7 May – Lanquin to Tikal
5 am. Ti-riiii-riii-riii! Ti-riiii-riii-riii! I hate that noise! I really do! Stupid alarm clock! Another early wake up call. If there’s one thing the Guat Squad learnt about me on this trip is that I’m not a morning person and I consider sleep a sacred ritual that should not, under no circumstances, be messed with. But we got up, against our will. We got ready and packed our things and made our way to Coban to have breakfast. McMuffin is not a breakfast. Its poison. But we had no other options. With ‘breakfast’ had we asked for directions to head to Tikal and this time we listened carefully. We didn’t need to get lost again. Again. We really never got the hang of this directions thing. It would be recurring theme for us on this trip.
So there we were. Ready for another long drive through central Guatemala heading north. I would be taking on driving duty. Off we go. The central Guatemalan countryside is beautiful, lush and very green. The roads were great. I really didn’t have any preconceived notions of what Guatemala would be like but the infrastructure surprised me. It seemed organized in comparison to Libya. Road rules were followed. People were friendly. Apart from the car being broken into, the horror stories about crime in Guatemala seemed to be slightly exaggerated. Despite the stunning landscape I was starting to tire from the driving. After a while I just gave up, I couldn’t keep my eyes open anymore. ‘Olivia take over!’. She did so.
I went to the back and fell asleep almost immediately. I only woke up when we got to a river and the only way to cross it was by barge. We waited in the car queue for our turn to get onto the barge. I fell asleep again. The driving, the jetlag, the time difference and the early mornings were starting to catch up with me. I felt exhausted. But there was one thing which kept waking me up. Speed bumps. Tumulos, in Spanish. The seemed to love these in the Peten. But they also seemed to like surprising drivers with them. There would be no signs indicating speed bumps and the warning paint on them was faded, which made them invisible. I lost count of the times Olivia and I hit these without seeing them sending (and ourselves inside) bouncing like tennis balls in a box. The one time Drew did try and warn me, he did so in Spanish or tried to do so in Spanish, all that came out was a hysterical Drew shouting “Cuida! Cuida! Tulolo! Tulolo! Tulolo! Tulolo!” and BABANG! How that wheel axel survived the trip was beyond me.
After almost seven hours on the road we arrived in Santa Elena. The town on the banks of lake Peten Itza. We were close to Tikal, only an hour away now. We decided El Remate, another town on the banks of the lake, would be our base for the night as it was the closest town to Tikal. We found a cheap hostel for the night, dropped off our things headed straight to Tikal. We got the gate of Tikal national park and realized we were famished! So we had some food in the restaurant at the gate. I have to say that every place we ate was fantastic. The food was always good and I never felt bad afterwards! So after the good food we made our way into the park and arrived at the main gate to the Tikal Ruins.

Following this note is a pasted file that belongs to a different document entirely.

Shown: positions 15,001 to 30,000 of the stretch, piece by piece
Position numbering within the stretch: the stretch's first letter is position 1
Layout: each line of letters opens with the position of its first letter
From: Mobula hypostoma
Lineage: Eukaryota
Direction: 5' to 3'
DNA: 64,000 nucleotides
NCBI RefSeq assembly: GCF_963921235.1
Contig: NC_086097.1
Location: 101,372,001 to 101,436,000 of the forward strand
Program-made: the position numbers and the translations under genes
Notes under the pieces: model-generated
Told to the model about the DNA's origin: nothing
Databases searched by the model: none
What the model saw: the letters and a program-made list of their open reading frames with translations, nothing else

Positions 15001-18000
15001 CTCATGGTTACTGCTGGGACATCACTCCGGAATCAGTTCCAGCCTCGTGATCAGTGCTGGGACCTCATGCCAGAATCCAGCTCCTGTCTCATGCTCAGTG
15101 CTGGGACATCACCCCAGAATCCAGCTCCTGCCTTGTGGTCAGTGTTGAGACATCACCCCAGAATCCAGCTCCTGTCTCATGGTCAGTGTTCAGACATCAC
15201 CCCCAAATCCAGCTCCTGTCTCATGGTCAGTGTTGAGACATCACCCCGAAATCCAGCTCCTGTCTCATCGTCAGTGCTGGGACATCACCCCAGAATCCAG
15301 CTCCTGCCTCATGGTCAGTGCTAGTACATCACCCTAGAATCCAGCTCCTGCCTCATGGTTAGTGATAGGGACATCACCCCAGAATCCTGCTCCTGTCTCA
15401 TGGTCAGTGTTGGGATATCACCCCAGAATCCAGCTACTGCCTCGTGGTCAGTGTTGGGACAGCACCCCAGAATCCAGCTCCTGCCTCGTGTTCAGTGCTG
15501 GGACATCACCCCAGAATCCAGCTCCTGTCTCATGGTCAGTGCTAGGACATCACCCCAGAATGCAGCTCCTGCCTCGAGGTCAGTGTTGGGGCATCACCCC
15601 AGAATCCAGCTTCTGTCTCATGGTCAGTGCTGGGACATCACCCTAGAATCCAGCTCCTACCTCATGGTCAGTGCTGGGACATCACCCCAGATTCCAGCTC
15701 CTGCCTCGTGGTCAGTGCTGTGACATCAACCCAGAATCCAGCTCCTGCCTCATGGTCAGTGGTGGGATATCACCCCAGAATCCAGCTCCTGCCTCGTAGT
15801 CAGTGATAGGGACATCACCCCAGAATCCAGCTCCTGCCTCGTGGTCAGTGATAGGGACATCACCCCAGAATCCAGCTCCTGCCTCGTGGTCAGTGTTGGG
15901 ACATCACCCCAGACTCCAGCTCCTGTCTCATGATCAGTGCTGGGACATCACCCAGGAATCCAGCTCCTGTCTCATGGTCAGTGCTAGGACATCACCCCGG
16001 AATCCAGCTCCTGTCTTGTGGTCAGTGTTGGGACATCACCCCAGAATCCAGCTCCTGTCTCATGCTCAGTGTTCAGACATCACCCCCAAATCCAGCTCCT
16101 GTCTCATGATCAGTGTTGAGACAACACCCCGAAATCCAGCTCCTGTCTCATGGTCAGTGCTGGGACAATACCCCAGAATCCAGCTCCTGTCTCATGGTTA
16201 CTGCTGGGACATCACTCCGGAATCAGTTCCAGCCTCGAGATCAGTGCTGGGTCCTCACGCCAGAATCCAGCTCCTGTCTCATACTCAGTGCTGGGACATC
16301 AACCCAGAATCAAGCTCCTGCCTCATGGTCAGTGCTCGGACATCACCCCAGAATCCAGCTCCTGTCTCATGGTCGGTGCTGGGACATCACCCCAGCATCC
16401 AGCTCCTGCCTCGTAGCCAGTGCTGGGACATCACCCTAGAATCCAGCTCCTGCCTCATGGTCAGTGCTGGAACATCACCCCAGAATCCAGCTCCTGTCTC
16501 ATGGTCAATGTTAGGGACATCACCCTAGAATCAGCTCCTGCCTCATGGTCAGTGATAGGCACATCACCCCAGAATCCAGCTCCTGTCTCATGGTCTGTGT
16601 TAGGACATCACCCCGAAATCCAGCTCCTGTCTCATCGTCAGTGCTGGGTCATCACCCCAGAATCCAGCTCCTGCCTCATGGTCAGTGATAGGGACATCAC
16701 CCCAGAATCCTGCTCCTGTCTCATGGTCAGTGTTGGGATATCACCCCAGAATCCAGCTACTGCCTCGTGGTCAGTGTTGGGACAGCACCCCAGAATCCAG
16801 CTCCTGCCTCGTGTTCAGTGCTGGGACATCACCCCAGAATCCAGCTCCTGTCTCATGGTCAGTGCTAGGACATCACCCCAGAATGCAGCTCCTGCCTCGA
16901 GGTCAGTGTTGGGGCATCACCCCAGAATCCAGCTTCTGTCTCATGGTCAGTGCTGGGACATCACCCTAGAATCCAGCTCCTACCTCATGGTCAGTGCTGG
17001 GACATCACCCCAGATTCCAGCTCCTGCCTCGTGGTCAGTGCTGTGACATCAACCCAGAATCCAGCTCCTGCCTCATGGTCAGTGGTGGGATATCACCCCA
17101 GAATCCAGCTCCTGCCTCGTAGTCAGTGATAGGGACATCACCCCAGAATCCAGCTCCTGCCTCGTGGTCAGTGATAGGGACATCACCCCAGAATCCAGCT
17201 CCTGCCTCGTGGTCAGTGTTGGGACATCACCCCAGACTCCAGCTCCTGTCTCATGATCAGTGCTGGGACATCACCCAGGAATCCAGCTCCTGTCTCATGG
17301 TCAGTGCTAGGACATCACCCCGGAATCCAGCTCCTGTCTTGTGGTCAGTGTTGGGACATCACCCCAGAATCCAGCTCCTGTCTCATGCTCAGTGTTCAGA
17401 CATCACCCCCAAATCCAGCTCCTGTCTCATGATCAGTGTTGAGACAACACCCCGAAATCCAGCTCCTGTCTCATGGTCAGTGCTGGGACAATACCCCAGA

We bought our tickets and walked through the forest to reach the central plaza with two big temples facing each other. Again I went silent. I was in awe. The size of the temples, the sheer beauty of it blew me away and this was made even more impressive by the setting sun. I was here. All the hours of flying, planning and discussions came to this. I was among the temples of a once great civilization. It was no Machu Pichu but it was something of a milestone in my life. I’ve seen the pyramaids, the great wall of China, Roman ruins in several countries. I can now add Mayan Temples to that. I was so absorbed by my surrounding that I ended up wandering on my own. I completely detached myself to the group. I tend to do this in these situations. My first visit to the Haiga Sofia in Istanbul ended up with me wandering the whole thing on my own until I remembered my friends who came with me.
I was completely consumed by the place. I wandered around until I lost the rest of the group, then I suddenly came to myself and realized that they didn’t where I was and I didn’t know where they were. We had no way of communicating with each other. Now I got worried. So I decided to head to the car and wait until they came back. Which they eventually but it was already dark. We would come back the next morning for a guided tour. So we headed back to El Remate but Olivia noticed something about the night sky. The stars. It was stunning. The dark sky was filled with stars, more stars than I’ve seen in a very long time. At this point Guatemala knew we were impressed but decided to go a step further… It deployed fireflies… So there we were in the dark with a blanket of glittering stars above and fireflies dancing around us…